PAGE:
No, you can’t. You need to do this right away. Go back to your desk and sit there with a notepad and jot down what you remember.
1. What was the essence of the meeting?
2. What could you have done differently, or how could you further contribute to that exact issue?
As you practice this over time, you’ll be able to do this review in your head, as you walk back to your desk, or in the elevator down to your floor, or on your way to Starbucks for your 5th latte of the day. Initially though, you should make a point to literally go sit down and write it down on paper, by yourself. Spend two full minutes on it. Force yourself to answer these questions. If you don’t make it a specific practice, it’ll be too easy to just blow it off or say to yourself, “Yeah, I know that stuff, I don’t have to write it down.”
But guess what? Next week, when that same group meets again to continue the conversation, will anyone remember where you left off? Or will the meeting begin with 7 minutes of discussion figuring out the same stuff that was figured out before?
No, it won’t. You’ll pull out your notes and see where you captured the essence of the issue. “Last time, this is what I came away with.”
Even more important: What opportunity can you make for yourself to have an impact on the issue now? Before the next meeting convenes? If you sit in a moment or two (or, literally 2 minutes, as we’re suggesting) after each meeting to think through what just transpired, and how you personally could have done more, or different, or where you could have added new insight then we’re betting that every once in awhile, you’ll pop up with some truly awesome idea that you can present to your colleagues or your boss, that will crack open a problem or add specific benefit to a client or in some way really help out. You can dash off an email with your idea, and effectively move the ball forward even more. Progress will be made. Maybe not every single time, after every single meeting. But sometimes it will.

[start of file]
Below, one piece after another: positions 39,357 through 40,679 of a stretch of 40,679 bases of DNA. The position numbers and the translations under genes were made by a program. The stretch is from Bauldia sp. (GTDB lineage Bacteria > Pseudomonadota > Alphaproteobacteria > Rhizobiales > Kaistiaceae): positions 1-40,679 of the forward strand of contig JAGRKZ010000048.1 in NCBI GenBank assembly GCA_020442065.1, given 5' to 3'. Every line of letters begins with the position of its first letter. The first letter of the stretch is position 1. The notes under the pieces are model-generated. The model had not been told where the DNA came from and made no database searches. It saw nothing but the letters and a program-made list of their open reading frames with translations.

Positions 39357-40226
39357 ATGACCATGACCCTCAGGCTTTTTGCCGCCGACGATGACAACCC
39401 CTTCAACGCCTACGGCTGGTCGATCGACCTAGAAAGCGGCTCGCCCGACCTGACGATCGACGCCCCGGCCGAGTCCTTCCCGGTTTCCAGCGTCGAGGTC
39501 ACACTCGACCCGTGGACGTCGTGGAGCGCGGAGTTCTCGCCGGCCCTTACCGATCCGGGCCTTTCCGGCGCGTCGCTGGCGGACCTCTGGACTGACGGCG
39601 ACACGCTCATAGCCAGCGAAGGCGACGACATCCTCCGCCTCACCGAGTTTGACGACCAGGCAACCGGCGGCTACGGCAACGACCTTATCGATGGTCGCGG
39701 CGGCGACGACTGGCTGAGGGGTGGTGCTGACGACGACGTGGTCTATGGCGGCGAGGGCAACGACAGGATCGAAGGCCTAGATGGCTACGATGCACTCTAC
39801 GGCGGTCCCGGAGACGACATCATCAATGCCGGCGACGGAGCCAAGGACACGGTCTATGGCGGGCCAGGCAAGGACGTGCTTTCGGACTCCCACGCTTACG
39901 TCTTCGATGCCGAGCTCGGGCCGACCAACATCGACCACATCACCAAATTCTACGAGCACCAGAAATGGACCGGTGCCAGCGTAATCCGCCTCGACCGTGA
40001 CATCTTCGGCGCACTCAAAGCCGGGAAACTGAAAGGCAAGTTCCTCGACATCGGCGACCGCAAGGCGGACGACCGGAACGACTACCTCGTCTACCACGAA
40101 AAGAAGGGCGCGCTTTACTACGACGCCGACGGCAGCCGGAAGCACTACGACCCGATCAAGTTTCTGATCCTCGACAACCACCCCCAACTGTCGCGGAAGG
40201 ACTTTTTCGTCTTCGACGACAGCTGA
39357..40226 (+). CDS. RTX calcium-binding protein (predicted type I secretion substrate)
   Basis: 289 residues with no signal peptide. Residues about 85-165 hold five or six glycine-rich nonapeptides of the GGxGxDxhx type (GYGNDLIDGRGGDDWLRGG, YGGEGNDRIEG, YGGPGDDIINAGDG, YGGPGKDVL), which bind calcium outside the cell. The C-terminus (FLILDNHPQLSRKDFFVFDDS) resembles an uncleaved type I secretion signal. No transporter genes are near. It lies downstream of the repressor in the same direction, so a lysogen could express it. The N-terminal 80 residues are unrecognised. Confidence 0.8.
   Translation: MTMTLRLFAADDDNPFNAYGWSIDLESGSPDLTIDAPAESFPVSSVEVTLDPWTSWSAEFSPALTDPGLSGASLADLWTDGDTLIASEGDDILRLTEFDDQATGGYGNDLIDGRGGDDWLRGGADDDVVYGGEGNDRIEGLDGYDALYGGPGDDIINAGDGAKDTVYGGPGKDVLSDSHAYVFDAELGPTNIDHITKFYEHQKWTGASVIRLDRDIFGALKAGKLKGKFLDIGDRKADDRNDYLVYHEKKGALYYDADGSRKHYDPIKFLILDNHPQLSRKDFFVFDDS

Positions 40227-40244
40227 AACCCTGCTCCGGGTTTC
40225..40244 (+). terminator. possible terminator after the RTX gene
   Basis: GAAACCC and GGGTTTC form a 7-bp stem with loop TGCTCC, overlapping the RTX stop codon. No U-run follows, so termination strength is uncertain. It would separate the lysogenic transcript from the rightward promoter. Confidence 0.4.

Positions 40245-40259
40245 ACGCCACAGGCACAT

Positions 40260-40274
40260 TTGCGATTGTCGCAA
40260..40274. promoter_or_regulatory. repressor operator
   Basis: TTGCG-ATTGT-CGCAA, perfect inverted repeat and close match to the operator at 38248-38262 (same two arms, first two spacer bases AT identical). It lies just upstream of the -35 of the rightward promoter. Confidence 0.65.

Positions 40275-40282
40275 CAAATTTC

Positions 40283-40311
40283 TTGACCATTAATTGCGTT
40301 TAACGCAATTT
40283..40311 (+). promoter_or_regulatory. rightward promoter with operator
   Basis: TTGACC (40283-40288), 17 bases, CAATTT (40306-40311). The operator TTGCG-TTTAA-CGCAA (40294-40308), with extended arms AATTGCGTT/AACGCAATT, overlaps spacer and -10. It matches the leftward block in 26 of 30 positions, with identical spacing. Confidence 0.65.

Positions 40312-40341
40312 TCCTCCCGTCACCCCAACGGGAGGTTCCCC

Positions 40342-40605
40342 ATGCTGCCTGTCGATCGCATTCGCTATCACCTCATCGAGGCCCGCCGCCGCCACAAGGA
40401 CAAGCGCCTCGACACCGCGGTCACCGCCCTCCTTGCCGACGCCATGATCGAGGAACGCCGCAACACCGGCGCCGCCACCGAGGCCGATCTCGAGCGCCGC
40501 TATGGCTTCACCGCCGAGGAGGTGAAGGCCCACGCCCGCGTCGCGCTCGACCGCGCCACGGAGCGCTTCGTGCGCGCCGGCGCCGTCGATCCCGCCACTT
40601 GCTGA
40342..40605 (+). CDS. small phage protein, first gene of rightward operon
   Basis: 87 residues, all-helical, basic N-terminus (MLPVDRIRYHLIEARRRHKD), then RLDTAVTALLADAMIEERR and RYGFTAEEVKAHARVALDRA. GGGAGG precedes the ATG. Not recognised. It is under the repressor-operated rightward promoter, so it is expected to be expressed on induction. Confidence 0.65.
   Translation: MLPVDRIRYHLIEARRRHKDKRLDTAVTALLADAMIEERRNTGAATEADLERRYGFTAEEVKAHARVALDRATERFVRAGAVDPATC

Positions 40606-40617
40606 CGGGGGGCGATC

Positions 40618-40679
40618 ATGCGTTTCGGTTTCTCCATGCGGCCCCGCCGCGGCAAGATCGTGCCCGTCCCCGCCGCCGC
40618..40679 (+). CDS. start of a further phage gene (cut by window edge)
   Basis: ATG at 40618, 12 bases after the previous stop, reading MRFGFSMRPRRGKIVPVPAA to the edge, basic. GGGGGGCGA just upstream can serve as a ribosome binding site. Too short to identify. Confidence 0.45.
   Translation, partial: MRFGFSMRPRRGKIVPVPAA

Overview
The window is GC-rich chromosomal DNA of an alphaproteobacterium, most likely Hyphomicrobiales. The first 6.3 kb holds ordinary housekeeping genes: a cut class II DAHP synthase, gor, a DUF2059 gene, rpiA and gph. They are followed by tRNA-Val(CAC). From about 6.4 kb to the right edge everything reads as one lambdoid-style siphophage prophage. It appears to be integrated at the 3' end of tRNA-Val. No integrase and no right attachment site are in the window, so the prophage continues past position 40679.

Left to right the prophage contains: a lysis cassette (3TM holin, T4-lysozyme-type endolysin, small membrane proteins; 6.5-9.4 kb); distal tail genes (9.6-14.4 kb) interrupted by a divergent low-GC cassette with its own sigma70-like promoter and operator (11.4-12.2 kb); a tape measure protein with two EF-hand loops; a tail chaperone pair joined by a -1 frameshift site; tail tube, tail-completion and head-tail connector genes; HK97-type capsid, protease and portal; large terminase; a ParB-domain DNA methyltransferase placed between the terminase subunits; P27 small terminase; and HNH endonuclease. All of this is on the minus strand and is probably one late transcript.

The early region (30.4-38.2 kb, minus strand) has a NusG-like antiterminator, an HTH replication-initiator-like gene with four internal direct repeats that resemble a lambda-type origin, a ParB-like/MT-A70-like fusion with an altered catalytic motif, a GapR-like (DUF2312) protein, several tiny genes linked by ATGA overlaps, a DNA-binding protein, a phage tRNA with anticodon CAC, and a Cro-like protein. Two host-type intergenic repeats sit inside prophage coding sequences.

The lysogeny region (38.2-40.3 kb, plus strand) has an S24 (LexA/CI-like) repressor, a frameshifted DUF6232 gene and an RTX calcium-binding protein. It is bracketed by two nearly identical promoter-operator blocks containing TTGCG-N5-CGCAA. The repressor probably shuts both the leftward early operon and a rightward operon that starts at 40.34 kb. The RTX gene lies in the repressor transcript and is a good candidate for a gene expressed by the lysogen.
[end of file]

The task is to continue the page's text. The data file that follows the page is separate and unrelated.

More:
The other massive wow-factor possibility? You may realize that a quick apology might be in order.
Maybe you step back and see that you monopolized the meeting, or you were short with someone, or dismissive of a teammate when he tried to raise an objection. Maybe you interrupted too much. Maybe you were the one who took the meeting down a rabbit hole that it didn’t need to go down.
If you see now that you offended someone or were too brash in some way, then you could go straight to their cube and say, “Hey, I shouldn’t have said it that way. I’m sorry.”
You can start to notice where you can do things differently yourself, and start to change.
If you do this 2-minute task diligently, and sit in some reflection each time, after every meeting, then this other very cool thing will also start to happen: Your brain will start working on this task BEFORE THE MEETING IS OVER. And that’s when you can start to add real value.
OK. So what does this have to do with Harvard?
Apparently we’ve yammered on for 1,100 words already in this post so we’ll take this topic up again tomorrow to tell you. UPDATE: TAKEN UP HERE!
Tell us what you think.